Kazan police officers detain a suspect during a raid, 1992Mikhail Medvedev/TASS
“He has a cemetery in each eye,” people said about Radik “Raja” Galiakberov, the leader of the Hadi Taqtaş gang based in Kazan, during the trial in 2002. By that time Hadi Taqtaş was so powerful that witnesses would only testify using voice-changing apparatus from separate rooms as they were too scared to come face-to-face with the criminals.
The mob threatened the state: If Raja and his men were sent to jail they would kill Mintimer Shaimiev, the head of the Tatarstan Republic. This didn’t work though, and Galiakberov and his right-hand man received life sentences, the rest of the gang – from eight to 22 years. The sentences were severe but fair.
This term appeared in newspapers back in the mid-1980s, describing a surprising outbreak of crime in Kazan, especially among teenagers. It was not organized crime: Crowds of teens from different neighborhoods were chaotically beating each other (sometimes to death) and mugging the public.
“It was not a local problem,” Lyubov Ageeva, a journalist from Kazan, wrote in her book The Kazan Phenomenon: Myth and Reality. Many cities in the slowly degrading USSR faced the same problems. “By juncture, Kazan turned out to be one of the first cities where the multitude of social vices triggered something very palpable and unattractive.”
“The Kazan phenomenon” term, however, went viral and Kazan was unwillingly portrayed as some sort of Sin City in the Soviet press. And after the collapse of the USSR, Tatarstan’s capital faced something more serious than youth gangs terrorizing the locals. The real mafia emerged.
Hadi Taqtaş was a Tatar poet from the early 20th century. There is a small street in Kazan named after him where many of the gangsters lived in the 1980s, so they also adopted the name. These thugs rose from bad behaving teens to feared gangsters who operated from 1993 to 1997.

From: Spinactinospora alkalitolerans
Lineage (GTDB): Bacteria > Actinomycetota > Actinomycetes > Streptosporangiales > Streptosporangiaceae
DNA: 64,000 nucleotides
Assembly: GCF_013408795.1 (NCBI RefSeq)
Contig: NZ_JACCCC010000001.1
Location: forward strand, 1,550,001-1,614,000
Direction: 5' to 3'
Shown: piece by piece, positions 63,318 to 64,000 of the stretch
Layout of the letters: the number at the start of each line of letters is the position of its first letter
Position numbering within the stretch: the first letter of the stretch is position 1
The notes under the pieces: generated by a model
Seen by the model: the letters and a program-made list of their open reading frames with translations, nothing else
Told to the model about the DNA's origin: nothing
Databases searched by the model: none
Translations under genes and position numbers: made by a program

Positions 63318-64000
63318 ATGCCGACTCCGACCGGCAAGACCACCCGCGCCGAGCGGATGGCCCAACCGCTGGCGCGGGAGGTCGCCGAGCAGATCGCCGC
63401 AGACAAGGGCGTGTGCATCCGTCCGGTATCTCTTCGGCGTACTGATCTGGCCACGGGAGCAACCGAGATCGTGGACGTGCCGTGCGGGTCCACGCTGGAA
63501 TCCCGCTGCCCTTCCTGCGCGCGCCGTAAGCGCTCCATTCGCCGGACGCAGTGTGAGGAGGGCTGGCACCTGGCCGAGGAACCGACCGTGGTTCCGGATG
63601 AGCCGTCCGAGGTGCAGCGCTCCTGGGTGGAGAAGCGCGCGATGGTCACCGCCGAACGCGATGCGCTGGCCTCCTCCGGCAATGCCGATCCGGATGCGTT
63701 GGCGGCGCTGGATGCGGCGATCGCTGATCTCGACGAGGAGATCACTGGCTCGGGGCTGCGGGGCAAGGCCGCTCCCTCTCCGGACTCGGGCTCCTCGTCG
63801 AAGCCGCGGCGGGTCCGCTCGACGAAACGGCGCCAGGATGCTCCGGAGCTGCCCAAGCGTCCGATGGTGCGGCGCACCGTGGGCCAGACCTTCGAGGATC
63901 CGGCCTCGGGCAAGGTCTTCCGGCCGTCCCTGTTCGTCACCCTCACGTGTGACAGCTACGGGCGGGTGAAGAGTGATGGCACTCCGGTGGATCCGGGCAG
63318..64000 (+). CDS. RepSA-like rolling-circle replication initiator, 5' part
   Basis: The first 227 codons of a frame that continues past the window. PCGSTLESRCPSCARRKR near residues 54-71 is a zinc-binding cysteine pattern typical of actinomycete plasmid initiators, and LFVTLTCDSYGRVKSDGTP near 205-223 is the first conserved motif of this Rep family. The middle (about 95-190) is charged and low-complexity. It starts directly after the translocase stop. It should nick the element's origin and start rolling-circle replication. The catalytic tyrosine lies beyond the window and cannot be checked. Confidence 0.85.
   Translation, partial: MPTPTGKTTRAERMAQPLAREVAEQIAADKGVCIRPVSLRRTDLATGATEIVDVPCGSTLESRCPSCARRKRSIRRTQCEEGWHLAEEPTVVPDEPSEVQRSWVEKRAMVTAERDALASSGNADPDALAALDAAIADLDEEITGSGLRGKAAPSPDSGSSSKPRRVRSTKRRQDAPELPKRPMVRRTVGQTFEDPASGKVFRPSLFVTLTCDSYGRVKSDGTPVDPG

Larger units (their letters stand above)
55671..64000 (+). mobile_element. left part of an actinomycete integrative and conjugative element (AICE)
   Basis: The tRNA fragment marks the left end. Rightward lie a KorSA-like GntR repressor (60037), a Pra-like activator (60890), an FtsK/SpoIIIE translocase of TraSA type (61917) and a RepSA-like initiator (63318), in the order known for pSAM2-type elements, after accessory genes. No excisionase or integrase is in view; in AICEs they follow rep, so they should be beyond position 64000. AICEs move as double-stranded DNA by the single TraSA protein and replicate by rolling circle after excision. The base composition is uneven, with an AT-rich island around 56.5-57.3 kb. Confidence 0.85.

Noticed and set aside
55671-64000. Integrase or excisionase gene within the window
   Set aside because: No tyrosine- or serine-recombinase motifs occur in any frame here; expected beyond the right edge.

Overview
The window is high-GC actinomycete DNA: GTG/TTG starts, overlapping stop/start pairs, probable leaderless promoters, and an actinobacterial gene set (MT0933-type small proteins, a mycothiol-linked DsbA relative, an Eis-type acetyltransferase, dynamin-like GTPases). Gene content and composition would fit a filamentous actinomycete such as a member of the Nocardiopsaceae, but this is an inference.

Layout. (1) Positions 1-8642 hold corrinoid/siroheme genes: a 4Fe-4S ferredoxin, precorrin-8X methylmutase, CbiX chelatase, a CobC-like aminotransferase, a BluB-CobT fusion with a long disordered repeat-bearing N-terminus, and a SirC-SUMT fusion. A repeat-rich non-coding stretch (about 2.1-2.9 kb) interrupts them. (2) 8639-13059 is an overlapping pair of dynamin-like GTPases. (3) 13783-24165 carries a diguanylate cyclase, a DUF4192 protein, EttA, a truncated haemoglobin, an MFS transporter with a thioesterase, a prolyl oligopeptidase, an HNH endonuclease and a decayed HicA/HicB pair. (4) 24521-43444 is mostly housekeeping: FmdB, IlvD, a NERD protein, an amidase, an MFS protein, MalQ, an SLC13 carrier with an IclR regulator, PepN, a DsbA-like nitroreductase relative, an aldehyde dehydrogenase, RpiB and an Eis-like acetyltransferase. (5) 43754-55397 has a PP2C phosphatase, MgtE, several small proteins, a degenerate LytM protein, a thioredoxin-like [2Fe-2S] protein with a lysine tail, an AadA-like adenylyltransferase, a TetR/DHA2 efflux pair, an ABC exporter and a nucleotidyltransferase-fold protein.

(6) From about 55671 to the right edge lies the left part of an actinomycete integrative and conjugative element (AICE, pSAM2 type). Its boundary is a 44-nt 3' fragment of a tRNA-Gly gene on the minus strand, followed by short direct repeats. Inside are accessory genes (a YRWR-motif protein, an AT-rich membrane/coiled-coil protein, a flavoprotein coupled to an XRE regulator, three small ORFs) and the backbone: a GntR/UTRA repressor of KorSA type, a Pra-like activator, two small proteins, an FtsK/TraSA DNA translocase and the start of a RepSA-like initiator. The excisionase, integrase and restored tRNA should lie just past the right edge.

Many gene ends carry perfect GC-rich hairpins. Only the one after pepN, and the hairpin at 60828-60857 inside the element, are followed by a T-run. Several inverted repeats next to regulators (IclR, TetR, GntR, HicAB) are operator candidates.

Even by the harsh standards of Kazan gangs, Hadi Taqtaş mobsters were extremely violent. Soon after the gang became powerful, controlling several shops and factories, two its leaders turned guns against each other. Both of them were killed, along with a dozen other henchmen. After that, the young but very cunning and aggressive Raja Galiakberov took power into his own hands.
Radik 'Raja' Galiakberov during his trial.Mr. Ghodkiy
Reporters from the Hadi Taqtaş trial mentioned that Raja seemed quiet and very intelligent. He adored Marlon Brando’s role in the Godfather and acted a bit like Don Corleone. He was by no means opposed to using extreme brutality: Once he and his men chopped up his rivals within the group with axes. The well-educated Galiakberov reportedly called one of his victims the “Venus de Milo” after the ancient Greek sculpture with no arms...
Under the rule of Raja, Hadi Taqtaş reached its golden age. They controlled all drug traffic in the city where more than a million people lived, squeezing cash from around 50 companies and banks, and seizing power of several important factories. They also had a big share in the city’s prostitution business and organized dog fights.
Raja’s mobsters had their own
The situation in Kazan was pretty rough back in the 1990s,Mikhail Medvedev/TASS
The assassins were effective and killed dozens of people, but after one murder their luck ran out. One assassin was caught and arrested, triggering an investigation by the authorities into Hadi Taqtaş.
“The Godfather” Radik Galiakberov never admitted his guilt in court, repeating: “I’m not Raja, I’m Radik, a legal businessman.” In 2014 a police officer visiting him in his prison (“Black Dolphin,” Russia’s
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